Designing for Disaster
A new exhibit at the National Building Museum is changing the way we think about designing buildings to withstand the elements.
Designing for Disaster is an exhibit currently showing at the National Building Museum in Washington, D.C. The exhibition focuses on how safer, more disaster-resilient communities can be built. Exhibit attendees are educated through stories, video, objects, and interactive tools from around the nation. The museum was guided by two principles: where we should we build, and how we should build.
Masonry¬†sat down with museum curator Chrysanthe Broikos to discuss the ideas behind the exhibit and what they might have learned. Following is what she had to say.
Masonry: Why is the National Building Museum focusing on designing for disaster?
Chrysanthe Broikos: Natural disasters directly affect the health and well-being of our citizens, our economy, and the built environment; the stakes couldn‚Äôt be much higher. As climate changes, infrastructure ages, and more of us settle in desirable, but highly vulnerable areas, the costs are likely to rise.
Masonry: Do you feel masonry is a preferred building material when designing for disaster?
Broikos: It certainly can be. In our gallery devoted to hurricanes and tornadoes, we give center stage to a FEMA-specified safe room constructed with CMU walls.¬†In the water hazard gallery, we highlight an ICF-built (insulating concrete forms) home that survived Hurricane Katrina and another concrete home that survived Hurricane Sandy. Masonry is featured prominently in many of the case studies: It‚Äôs a critical piece of a larger picture.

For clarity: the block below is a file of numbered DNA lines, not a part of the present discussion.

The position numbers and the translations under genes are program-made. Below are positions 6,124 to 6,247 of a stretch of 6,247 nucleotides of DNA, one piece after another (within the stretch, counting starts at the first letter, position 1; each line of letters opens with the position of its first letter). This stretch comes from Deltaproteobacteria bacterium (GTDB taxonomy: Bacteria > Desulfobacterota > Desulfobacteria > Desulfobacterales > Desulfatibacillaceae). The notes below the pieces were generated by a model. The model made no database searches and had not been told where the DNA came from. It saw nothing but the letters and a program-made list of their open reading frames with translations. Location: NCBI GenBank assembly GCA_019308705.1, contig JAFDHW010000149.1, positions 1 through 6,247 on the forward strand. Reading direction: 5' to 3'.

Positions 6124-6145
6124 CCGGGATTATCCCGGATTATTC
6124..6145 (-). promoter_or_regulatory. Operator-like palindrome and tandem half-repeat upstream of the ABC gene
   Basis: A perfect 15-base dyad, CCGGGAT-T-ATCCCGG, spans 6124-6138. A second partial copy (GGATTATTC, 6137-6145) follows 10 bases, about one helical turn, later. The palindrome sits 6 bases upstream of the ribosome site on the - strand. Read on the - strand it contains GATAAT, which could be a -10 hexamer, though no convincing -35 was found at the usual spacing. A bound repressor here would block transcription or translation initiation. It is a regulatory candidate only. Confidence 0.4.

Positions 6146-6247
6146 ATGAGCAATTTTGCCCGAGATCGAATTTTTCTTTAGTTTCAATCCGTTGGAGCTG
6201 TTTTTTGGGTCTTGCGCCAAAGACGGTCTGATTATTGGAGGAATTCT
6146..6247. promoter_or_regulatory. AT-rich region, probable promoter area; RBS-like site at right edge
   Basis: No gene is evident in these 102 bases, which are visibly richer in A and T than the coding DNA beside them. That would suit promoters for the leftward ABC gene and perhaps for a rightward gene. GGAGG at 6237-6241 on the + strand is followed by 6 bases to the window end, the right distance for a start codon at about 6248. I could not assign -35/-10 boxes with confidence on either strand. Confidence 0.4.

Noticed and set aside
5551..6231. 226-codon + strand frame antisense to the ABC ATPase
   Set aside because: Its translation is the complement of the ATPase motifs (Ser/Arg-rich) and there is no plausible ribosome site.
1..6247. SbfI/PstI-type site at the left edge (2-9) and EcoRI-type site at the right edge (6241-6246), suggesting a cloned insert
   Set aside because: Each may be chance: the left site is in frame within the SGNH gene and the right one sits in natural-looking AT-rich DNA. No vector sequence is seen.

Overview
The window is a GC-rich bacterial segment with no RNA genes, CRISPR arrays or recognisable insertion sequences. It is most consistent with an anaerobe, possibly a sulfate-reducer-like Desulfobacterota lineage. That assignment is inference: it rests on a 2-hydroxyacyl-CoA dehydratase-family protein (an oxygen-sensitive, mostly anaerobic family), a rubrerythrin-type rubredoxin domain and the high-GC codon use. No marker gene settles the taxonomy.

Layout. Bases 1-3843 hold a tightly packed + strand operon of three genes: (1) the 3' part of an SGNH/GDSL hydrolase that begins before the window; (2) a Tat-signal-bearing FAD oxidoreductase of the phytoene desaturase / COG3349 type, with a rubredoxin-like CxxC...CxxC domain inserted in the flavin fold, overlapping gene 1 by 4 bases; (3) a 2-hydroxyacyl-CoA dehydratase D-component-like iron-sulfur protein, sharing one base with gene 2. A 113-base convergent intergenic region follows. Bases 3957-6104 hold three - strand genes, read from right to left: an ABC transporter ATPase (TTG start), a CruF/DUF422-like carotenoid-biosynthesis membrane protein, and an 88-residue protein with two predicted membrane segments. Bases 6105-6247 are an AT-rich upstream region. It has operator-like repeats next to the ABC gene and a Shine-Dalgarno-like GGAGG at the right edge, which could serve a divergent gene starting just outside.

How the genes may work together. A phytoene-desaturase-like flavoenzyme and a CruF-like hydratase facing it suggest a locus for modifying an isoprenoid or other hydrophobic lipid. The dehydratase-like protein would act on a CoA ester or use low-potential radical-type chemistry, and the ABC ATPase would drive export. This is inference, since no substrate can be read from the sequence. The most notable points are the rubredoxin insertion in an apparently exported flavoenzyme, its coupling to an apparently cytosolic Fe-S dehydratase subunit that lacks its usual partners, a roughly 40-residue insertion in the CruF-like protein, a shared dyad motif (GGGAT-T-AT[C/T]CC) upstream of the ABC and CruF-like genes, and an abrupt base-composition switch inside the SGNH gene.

|¬†||Designing for Disaster at the National Building Museum.
Photo by Allan Sprecher, courtesy of the National Building Museum
Masonry: How much do building codes and standards help or hinder designing for disaster?
Broikos: I definitely consider codes to be an important tool for strengthening and improving how we build. Unfortunately, I don‚Äôt think many retail consumers understand that the code is a minimum standard. As I was doing research, many professionals in the building industry also pointed out how important code enforcement is. People make the code work.
Masonry: What are your thoughts on building inexpensively versus building to last, and how does this play into designing for disaster?
Broikos: First, I think smart design and engineering have a major role to play in building to better deal with natural disasters ‚Äì we can do it.¬†I certainly can‚Äôt argue with building to last or wisely using resources. I do think we need to be thinking more about life-cycle costs, not just initial outlays. But I have also come to better understand that not all structures need to meet the same requirements.
Masonry: What are the most effective and affordable mitigation strategies?
Broikos: To be honest, I think we overlook the importance of regular building maintenance and smart landscaping.¬†When it comes to fire, for example, landscaping can really make a difference.¬†The good news is there are lots of options and products out there that can improve a home‚Äôs resiliency, especially when it comes time to replace your roof, garage door, or windows.
Masonry: Which are the most at-risk areas of the country for disasters?
Broikos: One of the exhibition‚Äôs goals is to help people understand that no area of the country is immune to natural hazards, and that natural disasters can strike anywhere, at any time.¬†One benefit of being prepared for natural disasters is that you will likely be prepared for other types of emergencies or disasters, which makes us all more resilient.
Designing for Disaster will be on display at the National Building Museum in Washington, D.C., through Aug. 2, 2015. For more information, visit www.nbm.org/exhibitions-collections/exhibitions/designing-for-disaster.html.
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